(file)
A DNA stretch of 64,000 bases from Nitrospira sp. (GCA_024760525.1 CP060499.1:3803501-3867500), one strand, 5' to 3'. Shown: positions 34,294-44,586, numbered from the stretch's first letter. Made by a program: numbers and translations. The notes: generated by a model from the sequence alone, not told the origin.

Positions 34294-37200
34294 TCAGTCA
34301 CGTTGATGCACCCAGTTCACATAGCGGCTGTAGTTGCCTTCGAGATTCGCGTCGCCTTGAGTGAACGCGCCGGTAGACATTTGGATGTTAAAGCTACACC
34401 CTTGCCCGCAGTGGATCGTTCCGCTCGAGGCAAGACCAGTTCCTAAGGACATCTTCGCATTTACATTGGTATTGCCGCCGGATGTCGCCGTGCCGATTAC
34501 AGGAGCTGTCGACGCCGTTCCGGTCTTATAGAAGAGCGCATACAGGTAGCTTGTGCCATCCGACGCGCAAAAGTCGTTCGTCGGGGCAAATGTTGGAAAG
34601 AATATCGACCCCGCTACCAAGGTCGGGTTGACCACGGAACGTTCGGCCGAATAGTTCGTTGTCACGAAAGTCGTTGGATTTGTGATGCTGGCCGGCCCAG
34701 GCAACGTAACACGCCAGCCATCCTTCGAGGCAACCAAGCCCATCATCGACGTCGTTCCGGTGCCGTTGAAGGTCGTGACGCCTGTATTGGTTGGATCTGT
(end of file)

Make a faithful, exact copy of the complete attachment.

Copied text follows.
A DNA stretch of 64,000 bases from Nitrospira sp. (GCA_024760525.1 CP060499.1:3803501-3867500), one strand, 5' to 3'. Shown: positions 34,294-44,586, numbered from the stretch's first letter. Made by a program: numbers and translations. The notes: generated by a model from the sequence alone, not told the origin.

Positions 34294-37200
34294 TCAGTCA
34301 CGTTGATGCACCCAGTTCACATAGCGGCTGTAGTTGCCTTCGAGATTCGCGTCGCCTTGAGTGAACGCGCCGGTAGACATTTGGATGTTAAAGCTACACC
34401 CTTGCCCGCAGTGGATCGTTCCGCTCGAGGCAAGACCAGTTCCTAAGGACATCTTCGCATTTACATTGGTATTGCCGCCGGATGTCGCCGTGCCGATTAC
34501 AGGAGCTGTCGACGCCGTTCCGGTCTTATAGAAGAGCGCATACAGGTAGCTTGTGCCATCCGACGCGCAAAAGTCGTTCGTCGGGGCAAATGTTGGAAAG
34601 AATATCGACCCCGCTACCAAGGTCGGGTTGACCACGGAACGTTCGGCCGAATAGTTCGTTGTCACGAAAGTCGTTGGATTTGTGATGCTGGCCGGCCCAG
34701 GCAACGTAACACGCCAGCCATCCTTCGAGGCAACCAAGCCCATCATCGACGTCGTTCCGGTGCCGTTGAAGGTCGTGACGCCTGTATTGGTTGGATCTGT